Within a few days of his daughter's birth, the other shoe fell when Rigsby got a phone call from longtime friend Sandy Knipp, a DJ at Morehead State University's station WMKY. Knipp had also been serving as the director of the university's Kentucky Center for Traditional Music, a part-time position that was on the verge of expansion to a full-time job with benefits.
"When Sandy called me and asked me if I knew anybody who would be interested in that job, I kind of looked at it as maybe this is a sign from the Good Lord, maybe he's trying to tell me something, and I said, 'Well, do you think that I'd be qualified for something like that?,' and he said, 'Are you serious? Would you even consider it?' I said, 'Well, yeah, I'll consider it'."
"So, we began to get the wheels in motion, and it was the unanimous decision that I would be the best man to lead the charge, and I've been there for 5 years now this coming Dec. 1. At the same time, I had been talking to Glen Duncan about starting Rock County, and that's when that all came together at about the same time."
The partnership with Duncan lasted through two Rebel releases that were critically well received, but the band eventually dissolved due in large part to Duncan's desire to spend more time at home with his family as they dealt with the illness of a child.
Rigsby notes that it's the nature of the business that bands come and go and intimates that there were some bruised feelings, but sometimes lemons do turn into lemonade.
"At the time, it seemed like a bad deal to me, but really...by not letting me continue with that name they were doing me a favor because it forced me to take stock of things, get all my ducks in a row and do what I needed to do, and that's put my own band together and go on."
"I did it after getting the advice of a couple of people I pay heed to and really have a lot of respect for, and that's Larry Sparks and Sonny Osborne, and they both told me that I needed to put my own band together and put my own name out front and go on because they said people knew who I was, and it would take a little while for them to get used to the idea of it. But once they got used to it, it would be fine. We're starting to get a little traction now, but it does take some time."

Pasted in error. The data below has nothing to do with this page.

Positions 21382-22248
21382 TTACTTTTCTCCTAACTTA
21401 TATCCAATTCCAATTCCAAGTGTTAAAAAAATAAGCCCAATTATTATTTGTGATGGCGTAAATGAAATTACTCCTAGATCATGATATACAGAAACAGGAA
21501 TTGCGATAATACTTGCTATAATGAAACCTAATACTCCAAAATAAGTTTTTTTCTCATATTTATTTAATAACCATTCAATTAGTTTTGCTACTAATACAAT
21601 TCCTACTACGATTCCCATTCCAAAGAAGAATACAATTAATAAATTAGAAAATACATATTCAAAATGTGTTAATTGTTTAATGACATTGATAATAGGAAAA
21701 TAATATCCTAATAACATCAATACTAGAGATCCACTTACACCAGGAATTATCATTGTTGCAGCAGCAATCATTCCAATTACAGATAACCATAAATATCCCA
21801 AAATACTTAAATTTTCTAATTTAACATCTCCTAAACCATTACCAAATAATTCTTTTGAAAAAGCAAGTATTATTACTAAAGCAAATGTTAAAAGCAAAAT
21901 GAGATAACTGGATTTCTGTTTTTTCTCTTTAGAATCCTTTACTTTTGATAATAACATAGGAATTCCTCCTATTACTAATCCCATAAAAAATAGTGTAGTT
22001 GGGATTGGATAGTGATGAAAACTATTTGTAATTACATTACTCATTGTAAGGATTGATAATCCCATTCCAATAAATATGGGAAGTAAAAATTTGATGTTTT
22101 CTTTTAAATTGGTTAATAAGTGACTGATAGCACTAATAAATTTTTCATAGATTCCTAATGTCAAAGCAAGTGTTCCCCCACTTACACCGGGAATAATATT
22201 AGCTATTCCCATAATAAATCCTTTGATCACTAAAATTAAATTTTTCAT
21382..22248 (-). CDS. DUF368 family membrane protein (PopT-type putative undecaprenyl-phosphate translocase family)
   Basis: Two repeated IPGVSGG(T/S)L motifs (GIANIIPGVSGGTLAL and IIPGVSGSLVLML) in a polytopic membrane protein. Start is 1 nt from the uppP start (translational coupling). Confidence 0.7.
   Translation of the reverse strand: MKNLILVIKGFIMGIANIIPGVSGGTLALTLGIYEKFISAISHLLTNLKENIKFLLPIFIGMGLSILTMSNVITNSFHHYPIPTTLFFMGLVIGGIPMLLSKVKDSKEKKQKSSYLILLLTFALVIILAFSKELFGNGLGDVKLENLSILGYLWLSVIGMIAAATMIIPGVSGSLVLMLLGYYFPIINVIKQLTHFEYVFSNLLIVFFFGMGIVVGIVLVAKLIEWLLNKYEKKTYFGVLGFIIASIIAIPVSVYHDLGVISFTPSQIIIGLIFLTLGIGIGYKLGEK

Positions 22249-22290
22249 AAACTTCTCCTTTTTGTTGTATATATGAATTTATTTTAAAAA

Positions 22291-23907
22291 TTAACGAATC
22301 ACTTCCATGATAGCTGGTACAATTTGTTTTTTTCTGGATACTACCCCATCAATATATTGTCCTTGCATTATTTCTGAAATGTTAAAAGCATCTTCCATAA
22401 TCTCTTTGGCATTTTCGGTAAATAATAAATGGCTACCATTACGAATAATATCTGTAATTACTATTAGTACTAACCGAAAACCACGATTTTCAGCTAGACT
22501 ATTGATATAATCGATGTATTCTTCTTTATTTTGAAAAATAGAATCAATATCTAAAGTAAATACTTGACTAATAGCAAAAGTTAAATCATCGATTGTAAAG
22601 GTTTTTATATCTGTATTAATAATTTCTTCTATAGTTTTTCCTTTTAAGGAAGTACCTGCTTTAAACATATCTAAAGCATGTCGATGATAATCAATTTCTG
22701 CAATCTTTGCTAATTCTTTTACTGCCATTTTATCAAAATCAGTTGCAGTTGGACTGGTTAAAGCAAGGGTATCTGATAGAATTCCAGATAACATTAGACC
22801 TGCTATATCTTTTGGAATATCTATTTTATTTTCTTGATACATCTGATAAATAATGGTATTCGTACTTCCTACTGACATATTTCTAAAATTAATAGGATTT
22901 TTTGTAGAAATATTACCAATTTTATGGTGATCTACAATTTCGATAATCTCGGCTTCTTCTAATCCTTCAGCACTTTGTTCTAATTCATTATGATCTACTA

The new album features a sterling rendition of Bill Monroe's "Kentucky Waltz," and while conceding that he may be biased toward his fellow Kentuckian, Rigsby senses a certain revisionism that clearly nags at him.
"Anybody that plays the mandolin and sings tenor and would try to tell you that Bill Monroe didn't influence them, I don't think they truly understand the nature of bluegrass music because Bill is the inventor of this music, you know, he's the innovator...there seems to be some talk that bluegrass music was invented at Nashville, at the Ryman Auditorium, and I just have to take issue with that. I don't think so."
"It was invented by Bill Monroe, and he was born in Kentucky. Bluegrass music was born in Kentucky. It may have been perfected and honed and sharpened (by Monroe) in Tennessee at the Ryman, on the stage of the Grand Ole Opry, and I wouldn't dispute that, but I really have a problem with those folks wanting to claim that they have the place where it was invented and born, and that's all I've got to say about it."
"There's a big old sign on the stage at the Ryman, and last year at the IBMA awards they presented it and unveiled it, and I was just aghast that they would allow that. I guess anybody could put up a sign that says something was invented there, and what can Kentucky do, sue them for it? It's probably not worth the effort, but I mean, the history would bear it out differently if Bill were here...I think he'd tell them different."
Noting the three-year interlude between "The Midnight Call" and "Hillbilly Heartache" - though he never intended it to be that long - Rigsby is already planning a follow-up album to keep the momentum rolling forward. He's also effusive about the new, retooled Longview lineup on that new project.
Though he's sad to see Joe Mullins, Connell and Duncan dropping out, he's pleased with the new and different energy brought by the newcomers - J. D. Crowe, Ron Stewart and Lou Reid. "They'll do," he laughs.
As he winds toward Mississippi through the Tennessee midnight hour, Don Rigsby sounds like a man ready to emerge as his own musical boss on his own terms, but true to his hillbilly heritage, well-grounded in reality.
"I've been in this, you know, right at 20 years, maybe a little better, and I've learned that you can't make everybody happy all the time. There's some people you can never make happy with anything you do, so you just gotta quit worrying about it and try to make the music to make yourself happy, and those that are gonna like what you do are gonna like it, and those that aren't, they're not gonna like it anyway. So just keep trudging along and do the best you can."